Christmas Retold
Feast of the Holy Family

Antonio P. Pueyo
Reproduced with Permission

Christmas is a feast for the senses. Visually, we associate Christmas with lights, glitters, and bright colors. We hear Christmas carols even as early as October. The parties provide us with gustatory and olfactory delights. We feel the cold air against our skin. Christmas evokes vivid memories. For the more creative, this season is an opportunity to exercise the imagination in search of artistic designs. It is the season for painters, musicians, actors, choreographers, architects, and all other purveyors of artistic expression.

The Christmas story provides a rich source of inspiration for writers and story-tellers. But what is it without the glitters, the parties, and the music? I once stayed in a monastery during Christmas, away from the noise and the hustle-bustle of the city. Some carols were sung at the liturgy but it was like any other regular day. I later learned that they observe greater festivities during Easter.

If we take away all the contemporary trappings of Christmas, we might get to the essence of the Christmas-event. Let us look at the background for the original Christmas story. The whole of what we now know as Israel was under the domination of the Roman Empire. There would be companies of Roman soldiers stationed in strategic places. The ferocity of these Roman soldiers would be seen in the way they totally destroyed Jerusalem and the temple seventy years later. The visible symbol of the Roman presence would be the designated governor, among whom, the more well-known was Pontius Pilate.

The Romans appointed local rulers to collaborate with them and among them would be the Herods. The elites of Jewish society would be the landed class who were mostly Sadducees, the priests who took turns serving at the temple, and the scribes and Pharisees who studied and interpreted the Jewish laws. There were bands of rebels who actively took arms against the Romans and were called zealots. There was also a small group of religious devotees called the Essenes who chose to live together in the desert and who spiritually prepared themselves to become the vanguard of the Messiah when he comes. They practiced the ritual of baptism and it is said that John the Baptist may have been a member. The greater mass of people belonged to the poor or the Anawim. They were the shepherds, farmers, carpenters, fishermen, and laborers who survive through manual labor.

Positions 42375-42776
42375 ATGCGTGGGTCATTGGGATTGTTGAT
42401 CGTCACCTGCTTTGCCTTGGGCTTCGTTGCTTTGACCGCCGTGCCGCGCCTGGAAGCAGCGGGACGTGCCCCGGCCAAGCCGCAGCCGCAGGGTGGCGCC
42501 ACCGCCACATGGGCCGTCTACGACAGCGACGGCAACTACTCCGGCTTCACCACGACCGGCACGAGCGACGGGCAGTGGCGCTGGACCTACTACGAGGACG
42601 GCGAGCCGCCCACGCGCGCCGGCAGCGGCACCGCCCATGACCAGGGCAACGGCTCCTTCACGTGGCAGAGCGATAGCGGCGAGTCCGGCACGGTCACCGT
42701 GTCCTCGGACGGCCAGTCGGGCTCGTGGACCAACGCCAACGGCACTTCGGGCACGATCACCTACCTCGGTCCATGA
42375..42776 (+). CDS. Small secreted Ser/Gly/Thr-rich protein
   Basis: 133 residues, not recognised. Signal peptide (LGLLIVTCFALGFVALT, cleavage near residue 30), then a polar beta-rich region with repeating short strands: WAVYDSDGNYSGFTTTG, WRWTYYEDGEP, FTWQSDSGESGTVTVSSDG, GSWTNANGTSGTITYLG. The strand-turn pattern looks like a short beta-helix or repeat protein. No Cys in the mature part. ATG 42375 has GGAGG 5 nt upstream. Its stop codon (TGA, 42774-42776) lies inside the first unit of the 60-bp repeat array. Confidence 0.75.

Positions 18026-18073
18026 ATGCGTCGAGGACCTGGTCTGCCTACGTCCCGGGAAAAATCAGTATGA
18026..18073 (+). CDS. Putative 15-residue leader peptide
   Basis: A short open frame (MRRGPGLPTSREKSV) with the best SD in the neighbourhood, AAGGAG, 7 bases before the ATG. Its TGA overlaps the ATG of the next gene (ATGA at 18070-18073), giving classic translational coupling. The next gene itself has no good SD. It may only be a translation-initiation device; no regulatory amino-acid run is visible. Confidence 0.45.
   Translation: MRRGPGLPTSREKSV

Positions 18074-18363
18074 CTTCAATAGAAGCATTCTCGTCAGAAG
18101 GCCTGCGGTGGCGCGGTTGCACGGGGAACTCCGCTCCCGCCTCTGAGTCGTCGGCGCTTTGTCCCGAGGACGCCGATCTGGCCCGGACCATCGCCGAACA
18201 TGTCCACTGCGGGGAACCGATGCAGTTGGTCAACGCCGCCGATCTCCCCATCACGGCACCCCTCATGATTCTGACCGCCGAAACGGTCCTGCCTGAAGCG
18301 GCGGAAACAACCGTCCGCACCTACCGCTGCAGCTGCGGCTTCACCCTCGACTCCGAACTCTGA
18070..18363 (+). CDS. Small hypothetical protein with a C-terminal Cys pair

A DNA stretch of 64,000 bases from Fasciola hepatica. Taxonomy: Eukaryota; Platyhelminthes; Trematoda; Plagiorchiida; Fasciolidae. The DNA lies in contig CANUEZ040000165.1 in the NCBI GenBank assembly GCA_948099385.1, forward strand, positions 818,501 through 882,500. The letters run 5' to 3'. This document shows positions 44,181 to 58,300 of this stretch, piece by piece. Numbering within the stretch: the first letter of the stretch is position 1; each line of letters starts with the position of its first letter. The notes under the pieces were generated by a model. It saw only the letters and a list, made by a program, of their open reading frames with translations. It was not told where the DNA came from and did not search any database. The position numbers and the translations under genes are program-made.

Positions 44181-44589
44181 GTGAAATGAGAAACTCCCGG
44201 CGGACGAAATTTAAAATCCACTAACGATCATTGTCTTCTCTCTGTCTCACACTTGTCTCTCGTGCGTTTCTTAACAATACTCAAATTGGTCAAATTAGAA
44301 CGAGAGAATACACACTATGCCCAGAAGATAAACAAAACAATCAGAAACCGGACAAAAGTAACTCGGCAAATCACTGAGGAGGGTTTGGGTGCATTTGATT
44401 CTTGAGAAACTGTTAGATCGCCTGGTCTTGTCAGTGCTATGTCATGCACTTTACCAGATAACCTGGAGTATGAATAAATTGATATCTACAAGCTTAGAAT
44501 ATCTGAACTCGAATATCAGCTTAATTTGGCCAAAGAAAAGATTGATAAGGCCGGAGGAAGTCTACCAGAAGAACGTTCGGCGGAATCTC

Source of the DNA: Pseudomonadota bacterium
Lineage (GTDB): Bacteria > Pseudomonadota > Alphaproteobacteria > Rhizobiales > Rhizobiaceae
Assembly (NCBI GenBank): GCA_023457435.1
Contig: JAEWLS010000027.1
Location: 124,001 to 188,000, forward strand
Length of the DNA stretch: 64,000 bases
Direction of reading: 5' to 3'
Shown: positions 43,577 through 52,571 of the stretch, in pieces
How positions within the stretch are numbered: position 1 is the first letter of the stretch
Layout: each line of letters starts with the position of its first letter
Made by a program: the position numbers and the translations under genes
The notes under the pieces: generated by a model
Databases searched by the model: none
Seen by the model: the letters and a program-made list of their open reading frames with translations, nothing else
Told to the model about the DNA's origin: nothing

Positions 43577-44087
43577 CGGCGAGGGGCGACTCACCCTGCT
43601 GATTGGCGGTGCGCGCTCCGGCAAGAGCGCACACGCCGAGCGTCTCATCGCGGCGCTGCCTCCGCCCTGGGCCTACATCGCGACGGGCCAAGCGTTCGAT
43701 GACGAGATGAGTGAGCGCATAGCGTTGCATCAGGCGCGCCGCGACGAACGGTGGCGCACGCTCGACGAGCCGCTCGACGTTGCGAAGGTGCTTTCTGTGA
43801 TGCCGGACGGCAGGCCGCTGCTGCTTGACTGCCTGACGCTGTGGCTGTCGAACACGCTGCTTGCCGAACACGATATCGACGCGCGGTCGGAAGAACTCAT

From this description of the social classes during that time, we can easily see where Jesus, Mary, and Joseph belonged. They were not of the elite. They were poor. The big mystery of Christmas is that God chose not only to be part of the human family. God chose the most powerless, the less privileged, and the most ordinary to be the agents of His plan of salvation.

God could have chosen His Son to be born in the family of a Roman Cesar or a member of the Jewish ruling class. Instead, Jesus was born of Mary, the unknown girl from Nazareth and raised by Joseph, a carpenter. God’s method is not that of force and might. God’s way is the way of the humble. God’s way is the way of love.

Today,the Caesars are gone. The Roman empire broke apart five hundred years after the birth of Jesus.. The power of the poor child born in a manger remains. His message and His person continue to animate those who receive them in faith. “Yes, God so loved the world that He gave His only Son that whoever believes in Him may not be lost, but may have eternal life” (Jn. 3:16).

Today we honor the Holy Family of Jesus, Mary, and Joseph. They looked ordinary but they brought to fulfillment God’s extra-ordinary plan of salvation. And so with each of us. A Blessed Christmas to all.